Quitting smoking can be one of the greatest challenges a person can face. We all know very plainly what the dangers associated with it can be, but it is an addiction that many struggle with daily. Even those who have already been diagnosed with cancer struggle to kick the habit, knowing fully that it contributed to their condition and continues to make it worse. New research from the psychology department at Texas A&M University should give cancer patients an added incentive to quit smoking.
The upcoming January 2011 issue of Pain features study results that indicate significantly more pain suffered by cancer patients who are current or former smokers. For those who had quit, their pain was lesser depending on how long ago they had done so. This study consisted of 224 patients with various cancer diagnoses and histories of smoking.
It would seem like an obvious fact for smoking cessation to be stressed by doctors, but research of this nature should likely put more weight on the decision to stop than words alone. Whether its with gum, patches, or prescription medications, quitting smoking can be painful enough on its own; both on the body and the wallet. Even though there is definitely need for more research into what the exact connection between cancer related pain and nicotine is, this discovery should begin to help develop better ways of helping smokers quit.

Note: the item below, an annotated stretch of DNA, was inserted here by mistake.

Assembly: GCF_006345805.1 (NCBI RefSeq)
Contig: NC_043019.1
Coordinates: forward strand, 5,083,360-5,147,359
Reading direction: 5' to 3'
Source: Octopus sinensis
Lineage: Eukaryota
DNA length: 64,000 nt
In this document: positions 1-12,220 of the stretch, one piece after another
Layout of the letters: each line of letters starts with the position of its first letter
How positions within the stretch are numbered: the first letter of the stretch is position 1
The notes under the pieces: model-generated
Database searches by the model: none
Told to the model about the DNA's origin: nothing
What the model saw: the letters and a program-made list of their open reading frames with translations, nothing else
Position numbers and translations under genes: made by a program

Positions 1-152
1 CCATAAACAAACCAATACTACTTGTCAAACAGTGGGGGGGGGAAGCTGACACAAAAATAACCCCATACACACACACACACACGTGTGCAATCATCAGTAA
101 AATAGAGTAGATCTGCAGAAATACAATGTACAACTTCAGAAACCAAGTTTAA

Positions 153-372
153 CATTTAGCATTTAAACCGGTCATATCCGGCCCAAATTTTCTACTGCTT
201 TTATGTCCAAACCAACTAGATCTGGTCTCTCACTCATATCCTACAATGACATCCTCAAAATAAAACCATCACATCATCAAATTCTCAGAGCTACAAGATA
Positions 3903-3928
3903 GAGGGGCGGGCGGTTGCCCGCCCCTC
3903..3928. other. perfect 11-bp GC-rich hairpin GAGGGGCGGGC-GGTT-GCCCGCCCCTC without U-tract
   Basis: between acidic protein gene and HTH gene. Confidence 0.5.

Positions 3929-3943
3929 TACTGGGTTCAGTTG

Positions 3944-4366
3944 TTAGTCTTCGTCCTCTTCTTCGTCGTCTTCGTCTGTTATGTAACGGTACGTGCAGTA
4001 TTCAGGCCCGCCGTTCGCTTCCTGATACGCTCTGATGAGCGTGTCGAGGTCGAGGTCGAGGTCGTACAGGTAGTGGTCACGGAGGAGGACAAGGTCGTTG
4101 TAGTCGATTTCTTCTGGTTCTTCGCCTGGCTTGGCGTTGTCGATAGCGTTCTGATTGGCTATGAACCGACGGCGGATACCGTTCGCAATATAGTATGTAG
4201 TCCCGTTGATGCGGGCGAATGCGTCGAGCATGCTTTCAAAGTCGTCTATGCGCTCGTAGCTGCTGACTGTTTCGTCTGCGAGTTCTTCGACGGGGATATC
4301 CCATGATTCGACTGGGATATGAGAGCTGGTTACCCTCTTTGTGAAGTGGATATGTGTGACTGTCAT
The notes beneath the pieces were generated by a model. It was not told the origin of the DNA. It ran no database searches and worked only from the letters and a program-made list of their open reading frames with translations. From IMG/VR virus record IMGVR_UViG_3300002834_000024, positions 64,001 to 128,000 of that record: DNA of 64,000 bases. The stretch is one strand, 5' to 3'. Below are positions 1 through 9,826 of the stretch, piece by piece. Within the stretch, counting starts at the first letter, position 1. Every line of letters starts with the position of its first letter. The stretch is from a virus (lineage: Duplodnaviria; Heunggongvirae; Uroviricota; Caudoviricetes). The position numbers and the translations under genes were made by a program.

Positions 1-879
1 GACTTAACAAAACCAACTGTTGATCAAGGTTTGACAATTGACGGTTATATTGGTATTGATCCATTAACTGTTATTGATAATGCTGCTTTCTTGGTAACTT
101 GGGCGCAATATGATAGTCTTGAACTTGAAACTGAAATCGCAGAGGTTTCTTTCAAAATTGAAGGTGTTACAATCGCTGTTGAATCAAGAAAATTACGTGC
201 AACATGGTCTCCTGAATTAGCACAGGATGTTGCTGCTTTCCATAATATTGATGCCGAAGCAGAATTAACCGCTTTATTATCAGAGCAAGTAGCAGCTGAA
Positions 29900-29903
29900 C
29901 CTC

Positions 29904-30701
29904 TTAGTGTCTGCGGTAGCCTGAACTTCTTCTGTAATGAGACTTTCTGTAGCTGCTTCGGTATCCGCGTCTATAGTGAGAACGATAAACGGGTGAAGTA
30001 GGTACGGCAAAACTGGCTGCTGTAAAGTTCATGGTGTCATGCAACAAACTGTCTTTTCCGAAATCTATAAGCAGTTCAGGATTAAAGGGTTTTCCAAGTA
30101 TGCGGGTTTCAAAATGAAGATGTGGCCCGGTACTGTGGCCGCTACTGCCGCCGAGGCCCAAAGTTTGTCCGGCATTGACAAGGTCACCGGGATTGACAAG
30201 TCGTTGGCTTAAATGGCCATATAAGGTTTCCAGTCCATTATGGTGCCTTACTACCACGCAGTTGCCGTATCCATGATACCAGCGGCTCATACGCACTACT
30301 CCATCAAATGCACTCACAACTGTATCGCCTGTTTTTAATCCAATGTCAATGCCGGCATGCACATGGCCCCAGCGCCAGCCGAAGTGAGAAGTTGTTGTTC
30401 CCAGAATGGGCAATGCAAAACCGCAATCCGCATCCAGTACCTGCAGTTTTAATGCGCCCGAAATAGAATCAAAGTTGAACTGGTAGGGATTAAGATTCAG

In addition to lessening the pain associated with cancer and its various treatments, smoking cessation can help improve the response of those treatments as well. It is unfortunate that it can be so late in life that we realize how fragile it truly is, but better late than never as they say. Non smokers enjoy a much greater quality of life, no matter when you become one.